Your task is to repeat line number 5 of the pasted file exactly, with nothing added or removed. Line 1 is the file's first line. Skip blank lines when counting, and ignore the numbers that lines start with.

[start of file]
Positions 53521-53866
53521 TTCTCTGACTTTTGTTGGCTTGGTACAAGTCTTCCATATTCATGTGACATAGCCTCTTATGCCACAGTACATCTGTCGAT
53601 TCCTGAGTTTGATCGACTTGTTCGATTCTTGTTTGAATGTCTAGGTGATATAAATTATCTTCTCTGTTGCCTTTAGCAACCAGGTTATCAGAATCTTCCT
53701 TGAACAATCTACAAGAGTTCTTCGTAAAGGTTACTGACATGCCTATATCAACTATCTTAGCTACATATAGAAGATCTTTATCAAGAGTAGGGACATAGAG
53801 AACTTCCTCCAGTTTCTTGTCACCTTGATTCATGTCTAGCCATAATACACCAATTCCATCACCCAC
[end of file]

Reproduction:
53801 AACTTCCTCCAGTTTCTTGTCACCTTGATTCATGTCTAGCCATAATACACCAATTCCATCACCCAC